Although Streamline Moderne houses are less common than streamline commercial buildings, residences do exist. The Lydecker House in Los Angeles, built by Howard Lydecker, is an example of Streamline Moderne design in residential architecture.
Judge's tower at San Francisco's Aquatic Park
1926 - Long Beach Airport Main Terminal, Long Beach, California
1928 - Lockheed Vega, designed by John Northrop, a four-passenger single engine aircraft, made famous by the use of Amelia Earhart.
1930 - Strand Palace Hotel, London. Foyer designed by Oliver P. Bernard
1931 - The Eaton's Seventh Floor (including the Eaton Auditorium and the Round Room restaurant) in Toronto, Canada, designed by Jacques Carlu, located in the former Eaton's department store.
1931 - Napier, New Zealand, rebuilt in Art Deco and Streamline Moderne styles after a major earthquake.
1933 - Burnham Beeches in Sherbrooke, Victoria, Australia. Harry Norris architect.
1933- The Lawson "Zephyr" clock designed by Kem Weber for Lawson Time of Alhambra, CA.
1933 - Merle Norman Building, Santa Monica, California See also History of Santa Monica, California
1933 - Midland Hotel, Morecambe, England.
1933-1940 - The interior of Chicago's Museum of Science and Industry, designed by Alfred Shaw
1934 - Chrysler Airflow, the first mass-market streamline automotive design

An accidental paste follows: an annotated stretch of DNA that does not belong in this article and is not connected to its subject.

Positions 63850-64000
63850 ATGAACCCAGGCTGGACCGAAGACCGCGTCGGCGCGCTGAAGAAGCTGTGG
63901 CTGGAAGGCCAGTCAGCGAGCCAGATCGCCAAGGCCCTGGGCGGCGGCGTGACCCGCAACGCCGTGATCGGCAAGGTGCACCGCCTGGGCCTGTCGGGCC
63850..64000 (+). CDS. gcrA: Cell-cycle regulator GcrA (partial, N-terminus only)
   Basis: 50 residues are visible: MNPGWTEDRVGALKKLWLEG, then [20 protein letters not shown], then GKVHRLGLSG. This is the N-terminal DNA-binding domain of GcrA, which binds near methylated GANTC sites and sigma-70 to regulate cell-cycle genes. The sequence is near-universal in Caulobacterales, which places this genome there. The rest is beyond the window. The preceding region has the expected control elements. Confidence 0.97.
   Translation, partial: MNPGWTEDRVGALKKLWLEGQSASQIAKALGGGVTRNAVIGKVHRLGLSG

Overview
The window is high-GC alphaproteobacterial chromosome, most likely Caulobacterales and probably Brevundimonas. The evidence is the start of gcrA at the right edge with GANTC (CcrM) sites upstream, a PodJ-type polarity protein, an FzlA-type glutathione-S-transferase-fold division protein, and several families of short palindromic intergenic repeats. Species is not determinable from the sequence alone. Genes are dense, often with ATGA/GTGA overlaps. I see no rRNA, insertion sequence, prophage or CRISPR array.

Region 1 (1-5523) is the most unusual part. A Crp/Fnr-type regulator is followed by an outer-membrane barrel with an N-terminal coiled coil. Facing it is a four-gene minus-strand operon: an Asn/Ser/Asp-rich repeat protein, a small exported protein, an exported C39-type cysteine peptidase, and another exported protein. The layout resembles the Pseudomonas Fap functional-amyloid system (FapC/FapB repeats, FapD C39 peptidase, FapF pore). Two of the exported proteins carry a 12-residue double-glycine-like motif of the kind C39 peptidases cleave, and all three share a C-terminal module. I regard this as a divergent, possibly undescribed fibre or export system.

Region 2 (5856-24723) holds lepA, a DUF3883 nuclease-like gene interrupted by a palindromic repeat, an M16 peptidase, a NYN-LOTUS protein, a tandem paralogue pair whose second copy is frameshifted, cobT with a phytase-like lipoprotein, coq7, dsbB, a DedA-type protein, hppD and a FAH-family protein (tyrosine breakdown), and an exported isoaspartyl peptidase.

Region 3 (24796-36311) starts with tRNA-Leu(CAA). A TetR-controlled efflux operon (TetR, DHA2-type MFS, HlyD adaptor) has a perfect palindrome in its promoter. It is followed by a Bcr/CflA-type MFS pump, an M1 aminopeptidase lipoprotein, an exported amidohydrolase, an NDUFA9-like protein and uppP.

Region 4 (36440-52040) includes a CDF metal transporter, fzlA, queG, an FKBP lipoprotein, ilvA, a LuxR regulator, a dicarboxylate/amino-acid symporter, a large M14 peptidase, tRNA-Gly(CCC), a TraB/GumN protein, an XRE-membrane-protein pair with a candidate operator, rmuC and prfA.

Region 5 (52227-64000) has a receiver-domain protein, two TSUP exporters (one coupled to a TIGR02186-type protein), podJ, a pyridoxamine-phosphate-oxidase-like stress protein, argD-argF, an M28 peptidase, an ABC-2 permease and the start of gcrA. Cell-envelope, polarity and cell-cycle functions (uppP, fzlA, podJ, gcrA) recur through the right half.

1935 - The De La Warr Pavilion, Bexhill-on-Sea, England
1935 - Pan Pacific Auditorium, Los Angeles, California
1935 - Edificio Internacional de Capitalización, Mexico City, Mexico
1935 - The Hindenburg, zeppelin passenger accommodations
1935 - The interior of Lansdowne House on Berkeley Square in Mayfair, London is redesigned and redecorated in the Art Moderne style and opens as the Lansdowne Club.
1936 - Minneapolis Armory, Minneapolis, Minnesota
1937 - Belgium Pavilion, at the Exposition Internationale, Paris
1937 - TAV Studios (Brenemen's Restaurant), Hollywood, California
1937 - Minerva (or Metro) Theatre and the Minerva Building, Potts Point, New South Wales, Australia
1937 - Bather's Building at San Francisco's Aquatic Park
1937 - Barnum Hall (High School auditorium), Santa Monica, California
1937 - Wan Chai Market, Wan Chai,Hong Kong
1937 - River Oaks Shopping Center, Houston, Texas
1938 - Mark Keppel High School, Alhambra, California
1938 - Normandie building, Mar del Plata, Argentina
1939 - Marine Air Terminal, La Guardia Airport, New York (pictured)
1939 - New York World's Fair
1939 - Cardozo Hotel, Ocean Drive, South Beach, Miami Beach, Florida
1940 - Gabel Kuro jukebox designed by Brooks Stevens
1940 - Greyhound Bus Station, Ann Arbor, Michigan
1940 - Las Vegas Union Pacific Station, Las Vegas, Nevada
1941 - Avalon Hotel, Ocean Drive, South Beach, Miami Beach, Florida
1942 - Mercantile National Bank Building, Dallas
1944 - Huntridge Theater, Las Vegas, Nevada
1946 - Gerry Building, Los Angeles, California
1947 - Sears Building, Santa Monica, California
1948 - Greyhound Bus Station, Cleveland, Ohio
1949 - Sault Memorial Gardens, Sault Sainte Marie, Ontario
Industrial and consumer product design
The style was applied to appliances such as electric clocks, sewing machines, small radio receivers and vacuum cleaners. These also employed developments in materials science including aluminum and bakelite.
The buildings in Frank Capra's 1937 movie Lost Horizon, designed by Stephen Goosson
The design of the "Emerald City" in the 1939 movie The Wizard of Oz